I’ve talked about how the houses may bring their power to bear on someone who threatens their monopolies. The thing is, it has to really be a viable threat. Ghallanda doesn’t care if the Oaks is the best restaurant in Sharn; they still make fat dragons every day from all of their restaurants. It’s only if the Oaks’ chef tried to create a national chain and a series of low-end cheap eateries that they’d start to worry. Likewise, Cannith doesn’t need to drive every single smith out of business. However, if you buy from a smith who doesn’t have the Gorgon seal, you don’t know what sort of steel you’re getting!

Considering the masses of Warforged that have been produced , what countermeasures against Warforged have been created? How likely would it be for an influential Individual like Nolan Toranak to find/create them ?

Honestly, the masses of warforged still make up a relatively small number of the total troops fielded during the war. With that said, you don’t need something to be entirely developed to destroy warforged; anything that would be especially effective against armored infantry will work. Heat metal, some sort of corrosive cloud, a swarm of rust monsters… take your pick. And if you’re using 3.5 rules, you have a wide range of inflict damage/disable construct spells you can build into weapons. I don’t think Nolan Toranak could create them, but he could certainly buy them.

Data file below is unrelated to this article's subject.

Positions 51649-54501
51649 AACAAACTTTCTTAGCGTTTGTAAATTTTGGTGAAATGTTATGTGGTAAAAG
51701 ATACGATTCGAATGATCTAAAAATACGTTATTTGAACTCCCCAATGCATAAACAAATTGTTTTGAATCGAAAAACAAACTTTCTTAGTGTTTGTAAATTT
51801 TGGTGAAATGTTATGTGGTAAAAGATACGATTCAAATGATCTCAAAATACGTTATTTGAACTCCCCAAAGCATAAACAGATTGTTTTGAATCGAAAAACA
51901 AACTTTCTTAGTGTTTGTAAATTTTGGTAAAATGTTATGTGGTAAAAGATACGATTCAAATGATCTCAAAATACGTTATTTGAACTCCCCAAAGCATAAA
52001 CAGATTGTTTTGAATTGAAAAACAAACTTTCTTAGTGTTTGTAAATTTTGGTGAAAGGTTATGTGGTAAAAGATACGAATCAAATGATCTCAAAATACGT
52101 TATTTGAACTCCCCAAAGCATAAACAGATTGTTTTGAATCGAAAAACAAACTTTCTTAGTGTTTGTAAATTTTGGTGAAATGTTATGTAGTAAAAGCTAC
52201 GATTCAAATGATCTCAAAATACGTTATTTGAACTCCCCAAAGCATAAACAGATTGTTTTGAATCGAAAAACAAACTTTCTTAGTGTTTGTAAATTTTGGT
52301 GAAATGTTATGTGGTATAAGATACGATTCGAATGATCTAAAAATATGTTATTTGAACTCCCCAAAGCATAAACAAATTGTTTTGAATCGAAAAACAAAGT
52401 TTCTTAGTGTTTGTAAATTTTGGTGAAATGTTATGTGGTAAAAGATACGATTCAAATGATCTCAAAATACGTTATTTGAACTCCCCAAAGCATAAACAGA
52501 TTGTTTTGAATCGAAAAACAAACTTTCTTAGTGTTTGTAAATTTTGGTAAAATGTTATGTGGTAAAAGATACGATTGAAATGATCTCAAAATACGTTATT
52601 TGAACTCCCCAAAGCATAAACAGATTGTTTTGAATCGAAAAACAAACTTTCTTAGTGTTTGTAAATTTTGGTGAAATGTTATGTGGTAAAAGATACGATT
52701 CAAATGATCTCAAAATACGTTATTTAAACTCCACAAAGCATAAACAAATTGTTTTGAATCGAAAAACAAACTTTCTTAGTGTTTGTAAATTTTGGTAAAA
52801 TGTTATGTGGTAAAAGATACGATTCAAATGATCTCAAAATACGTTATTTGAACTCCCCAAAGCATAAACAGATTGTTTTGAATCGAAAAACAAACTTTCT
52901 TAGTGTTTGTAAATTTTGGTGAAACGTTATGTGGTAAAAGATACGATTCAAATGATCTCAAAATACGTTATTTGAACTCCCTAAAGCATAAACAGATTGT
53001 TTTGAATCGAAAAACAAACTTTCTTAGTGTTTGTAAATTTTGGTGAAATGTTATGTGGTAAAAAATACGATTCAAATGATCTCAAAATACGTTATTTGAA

What do the leaders of Aerenal think about Xen’drik and the recent trend of expeditions looting all those giant relics? I can’t imagine them to be neutral about this, since they know better than almost anyone else what the ancient giants were capable of.

What are they going to do – blockade the Thunder Sea? There’s more humans than elves. I think the most likely approach would be for them to send their own forces – a specialized unit of the Cairdal Blades – to try to destroy the things they feel are too dangerous to be found. So when your adventurers have just found a really, really cool artifact, have some elves show up who want to destroy it.

What does the Dreaming Dark think of Aerenal? I imagine they must be pretty concerned with the power of the Undying Court, and the fact that the elves will likely know some of the stuff that happened back when the Quori invaded Xen’drik.